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Latest from Rich Jones

    Buckle up.  Today is going to be the peak of our storm system as a large and powerful upper level disturbance moves across the area, triggering bands of heavy rain and thunderstorms.  A Tornado Watch had been issued until 6pm for all counties in the NE Florida area, but it is now only in effect for Duval, Baker, and Nassau counties. A severe thunderstorm watch has been issued for Clay and St. Johns counties through 11 PM.  Action News Jax Chief Meteorologist Mike Buresh says this is a dynamic storm system and there is at least some threat for severe weather.  LISTEN:  MIKE BURESH WEATHER PODCAST “We’re going to see a lot of cloud cover today and that stops us from heating up a whole lot, but still we have a very dynamic storm system, there’s a lot of wind energy, and that all adds up to the possibility of at least some severe weather.  The main threat being hail, high winds, and even isolated tornadoes right into this evening”, said Buresh.  One thing that is more certain is heavy rain, possibly several inches in localized area, by tonight. We may have localized flood warnings issued.   Thankfully, we clear out and turn less humid by Thursday and into the long holiday weekend.  Our next chance for rain won’t come until Monday but it’s a low chance for rain/storms.   FIVE DAY FORECAST:  WARM, DRY MEMORIAL DAY WEEKEND AHEAD
  • Security at the St. Augustine Amphiteatre was doubled following events from the summer 2016, including the Pulse nightclub attack.  And Community Relations Manager Diana Markovits says they feel the changes are adequate ahead of the next performance Friday night. “People will be more on edge possibly, for Friday’s show, but we feel and are very confident in the procedures we put in place last year....there’s not much of a need for even more because we already have twice the security staff here”, said Markovits.  Those changes included bag checks, metal detectors, and wanding of attendees.   Markovits says they do a security check before every event with the Sheriff's Office and contracted security crews, which they will certainly do before Friday’s Idina Minzel concert.“We encourage people to make sure to plan for a little extra time before getting into the venue because of the heightened security measures”, said Markovits.  They do not allow backpacks and other specific items, which are outlined on their website.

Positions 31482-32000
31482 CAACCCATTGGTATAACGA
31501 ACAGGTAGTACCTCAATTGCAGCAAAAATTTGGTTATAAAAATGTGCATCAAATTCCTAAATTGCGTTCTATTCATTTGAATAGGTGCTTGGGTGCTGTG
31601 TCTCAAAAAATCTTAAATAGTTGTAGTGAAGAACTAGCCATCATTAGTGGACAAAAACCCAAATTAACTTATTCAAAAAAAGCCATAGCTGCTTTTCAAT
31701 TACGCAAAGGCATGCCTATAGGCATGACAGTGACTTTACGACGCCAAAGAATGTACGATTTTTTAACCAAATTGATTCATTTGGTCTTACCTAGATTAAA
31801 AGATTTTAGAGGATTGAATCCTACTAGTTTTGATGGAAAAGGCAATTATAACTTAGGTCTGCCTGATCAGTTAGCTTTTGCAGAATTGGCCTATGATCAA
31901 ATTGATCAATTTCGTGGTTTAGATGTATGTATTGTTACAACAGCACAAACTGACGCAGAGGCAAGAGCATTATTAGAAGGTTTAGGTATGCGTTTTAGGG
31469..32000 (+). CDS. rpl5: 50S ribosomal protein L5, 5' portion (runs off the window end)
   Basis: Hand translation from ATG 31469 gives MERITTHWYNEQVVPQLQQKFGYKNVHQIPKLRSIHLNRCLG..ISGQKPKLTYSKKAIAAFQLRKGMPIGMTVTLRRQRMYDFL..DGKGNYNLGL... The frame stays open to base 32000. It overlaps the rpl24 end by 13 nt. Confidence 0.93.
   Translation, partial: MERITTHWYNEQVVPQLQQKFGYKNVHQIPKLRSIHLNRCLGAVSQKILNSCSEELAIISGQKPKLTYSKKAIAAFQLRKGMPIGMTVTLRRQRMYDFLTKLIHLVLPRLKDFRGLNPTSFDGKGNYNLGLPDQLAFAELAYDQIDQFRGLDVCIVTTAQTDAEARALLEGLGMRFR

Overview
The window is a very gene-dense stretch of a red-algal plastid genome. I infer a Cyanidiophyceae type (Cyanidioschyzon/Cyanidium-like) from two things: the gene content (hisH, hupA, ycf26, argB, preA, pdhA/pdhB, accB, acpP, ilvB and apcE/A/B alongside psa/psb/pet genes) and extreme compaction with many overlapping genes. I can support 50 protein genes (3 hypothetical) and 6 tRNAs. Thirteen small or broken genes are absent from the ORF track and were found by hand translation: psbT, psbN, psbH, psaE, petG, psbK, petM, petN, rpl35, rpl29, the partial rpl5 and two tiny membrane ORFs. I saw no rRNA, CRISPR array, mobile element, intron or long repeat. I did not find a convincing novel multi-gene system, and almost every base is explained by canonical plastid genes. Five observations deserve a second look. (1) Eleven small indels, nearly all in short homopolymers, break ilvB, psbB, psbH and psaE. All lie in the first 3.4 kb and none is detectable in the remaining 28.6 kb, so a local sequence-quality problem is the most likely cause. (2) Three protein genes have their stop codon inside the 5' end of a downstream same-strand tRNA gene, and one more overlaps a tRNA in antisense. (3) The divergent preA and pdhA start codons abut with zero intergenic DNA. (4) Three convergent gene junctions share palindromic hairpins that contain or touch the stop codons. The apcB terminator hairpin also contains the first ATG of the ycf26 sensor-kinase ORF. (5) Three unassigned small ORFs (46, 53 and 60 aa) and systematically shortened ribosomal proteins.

• Monday brought some big soakers with up to three inches of rain in South Mandarin and Arlington.  NE Florida saw pockets of severe storms.  On the northside the awning of a Sunoco gas station on Main Street near Tallulah Avenue. 'Walked outside and boom,' car owner Cryshan Muhammad said. Muhammad said her son was inside paying for gas while his car was parked at the pump and when he walked outside, he saw the awning on top of his car.  Thankfully no one was hurt.  Action News Jax Chief Meteorologist Mike Buresh says the setup for today could be as stormy, but the overall severe weather threat is greatest on Wednesday afternoon and evening. Expect periods of heavy rain, frequent lightning, and gusty winds this afternoon.  Mike says Wednesday will feature several bands of heavy rain, and the possibility of large hail and a tornado very late in the day.   Be sure to download the News 104.5 WOKV App and enable alerts so you can get instant updates when severe storms pop up.
  • The WOKV Careathon is fast approaching.  The annual fundraiser for the Child Cancer Fund of NE Florida is scheduled for Friday, July 21, 2017.   Jacksonville Mayor Lenny Curry has issued a Proclamation declaring July 21st Careathon Day in Jacksonville.  Curry encourages all citizens to join him in raising awareness of childhood cancer and the efforts being made in our community to support those suffering from its effects.  The WOKV Careathon has raised in excess of $250,000 since 2015.  The 13-hour broadcast at Nemours Children’s Special Care features stories of local children who are in various stages of their cancer fight.   Donations made during the WOKV Careathon go to the Christy Fund, an endowment to forever fund the Child Advocate position.   The Child Advocate is the flagship program of the CHILD Cancer Fund and was the genesis for the formation of the fund in 1994. Up until now it has been funded annually through contributions and fundraising events.  The goal of the Christy Fund is to build enough assets to be able to fund the position through investment earnings alone.